Go on. Admit it. The thought of glass blocks probably makes you shudder. Unless you fall into the 5%* category of new generation designers who have already embraced the potential of this highly misunderstood and marginalised building material. (*btw, this statistic is entirely subjective and quite probably completely inaccurate – just sayin’!)
This versatile construction staple was introduced to commercial architecture nearly 100 years ago, and since then it became widely used by renowned architects around the world in the creation of iconic buildings. Alas, throughout the late 70s and early 80s, glass block was mocked and ridiculed, having fallen prey to ill use by average architects, and various dicky applications on shoddy ‘feature walls’. Excuse me ‘average architects’ and/ or propagators of said ‘feature walls’ (excuse me while I go vom under my desk for a second) – why did you have to mess it up for everyone, and do a disservice to the poor old glass block? This delicate material is capable of producing the sweetest of results in the hands of masters, but the minute it is used incorrectly, it becomes instantly cringe-worthy – much like make-up, hairspray, shoulder pads and flavours like salt and vinegar, I suppose.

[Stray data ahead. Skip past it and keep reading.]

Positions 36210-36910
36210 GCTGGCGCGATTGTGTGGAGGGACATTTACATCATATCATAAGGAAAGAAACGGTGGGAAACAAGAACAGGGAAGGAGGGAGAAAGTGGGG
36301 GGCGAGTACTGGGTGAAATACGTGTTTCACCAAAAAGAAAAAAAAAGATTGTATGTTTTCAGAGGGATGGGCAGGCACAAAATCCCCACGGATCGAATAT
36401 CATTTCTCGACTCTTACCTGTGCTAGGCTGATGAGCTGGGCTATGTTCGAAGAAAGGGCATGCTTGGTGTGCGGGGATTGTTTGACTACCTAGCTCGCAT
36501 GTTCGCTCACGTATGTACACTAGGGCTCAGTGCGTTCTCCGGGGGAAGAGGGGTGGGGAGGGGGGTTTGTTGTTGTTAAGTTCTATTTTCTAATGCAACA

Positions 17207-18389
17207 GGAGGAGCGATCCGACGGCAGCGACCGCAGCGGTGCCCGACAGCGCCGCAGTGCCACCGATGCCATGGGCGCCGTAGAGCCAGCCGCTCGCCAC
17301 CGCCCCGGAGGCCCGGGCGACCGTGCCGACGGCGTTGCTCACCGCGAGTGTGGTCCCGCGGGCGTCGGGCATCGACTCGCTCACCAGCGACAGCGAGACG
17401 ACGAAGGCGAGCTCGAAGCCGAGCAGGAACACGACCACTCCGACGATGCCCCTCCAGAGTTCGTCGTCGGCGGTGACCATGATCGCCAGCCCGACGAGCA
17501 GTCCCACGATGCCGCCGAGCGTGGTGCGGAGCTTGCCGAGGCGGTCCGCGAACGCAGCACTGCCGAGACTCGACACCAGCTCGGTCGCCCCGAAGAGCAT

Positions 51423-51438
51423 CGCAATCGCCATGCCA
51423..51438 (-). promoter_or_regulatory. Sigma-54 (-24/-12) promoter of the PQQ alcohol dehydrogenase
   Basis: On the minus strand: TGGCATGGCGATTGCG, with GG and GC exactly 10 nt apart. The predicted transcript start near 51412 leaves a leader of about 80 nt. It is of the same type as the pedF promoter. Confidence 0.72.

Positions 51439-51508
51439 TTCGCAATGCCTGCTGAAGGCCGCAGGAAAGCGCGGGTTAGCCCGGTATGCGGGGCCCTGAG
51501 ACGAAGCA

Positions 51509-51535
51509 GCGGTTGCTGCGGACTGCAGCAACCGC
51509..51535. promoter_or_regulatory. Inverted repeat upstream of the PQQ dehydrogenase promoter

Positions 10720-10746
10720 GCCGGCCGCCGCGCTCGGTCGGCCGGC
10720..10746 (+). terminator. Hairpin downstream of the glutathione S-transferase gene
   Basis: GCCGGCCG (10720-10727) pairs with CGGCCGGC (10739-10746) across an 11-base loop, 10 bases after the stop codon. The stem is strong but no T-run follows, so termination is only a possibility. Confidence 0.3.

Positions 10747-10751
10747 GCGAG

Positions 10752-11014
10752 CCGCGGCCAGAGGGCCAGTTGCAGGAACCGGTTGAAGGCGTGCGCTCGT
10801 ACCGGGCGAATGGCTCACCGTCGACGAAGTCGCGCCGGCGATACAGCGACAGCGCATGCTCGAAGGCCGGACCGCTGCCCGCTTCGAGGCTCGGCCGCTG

Glass blocks, or glass bricks as they are also widely referred to, date back to the late 1880s when they were produced in squares and hexagonal shapes by Swiss Architect & Engineer Gustave Falconnier. In the 1930’s, further development of machine production created more advanced types of glass bricks which became easier to work with. Designed to be laid in the traditional style of masonry, glass blocks quickly became known for their ground-breaking qualities. This adaptable, modular and thermally stable material allowed for the flow of light without sacrificing privacy. Jackpot.
In the late 90s, French luxury brand Hermès enlisted the of-the-moment prolific architect Renzo Piano to create their iconic 10-story Tokyo’s Ginza headquarters, constructed of 13,000 bespoke square glass blocks.
There have, of course, been many other less dramatic but equally interesting projects in both commercial and residential sectors of late, which have heralded the comeback of this oft-misunderstood material.
Today we explore the finest examples of glass bricks in contemporary architecture and interiors, as well as paying homage to the handful of design classics. While ranging in application, scale and type of glass blocks utilised, each project presented here has been selected on its merit for delivering soaring visual statements that celebrate the goodness of good ol’ glass blocks. Hallelujah!
Poesia Glass Bricks from Brickworks.
And whilst we’re at it, our friends at Brickworks have just launched a lust-worthy collection of Glass Bricks called Poesia, Australia’s first crystal-clear glass brick collection. Drawing on the fine quality, craft traditions and refined beauty of Italian glass-making, Austral Bricks’ Poesia transforms Italy’s famous Murano glass-making techniques into high-quality clear glass bricks available in a standard format (230 mm x 110 mm x 76 mm). The collection offers three elegant finishes (natural, polished and frosted) and five delicious colourways (Arctic Crystal, Aqua Marine, Blue Sapphire, Golden Amber and Smokey Quartz). Yummo!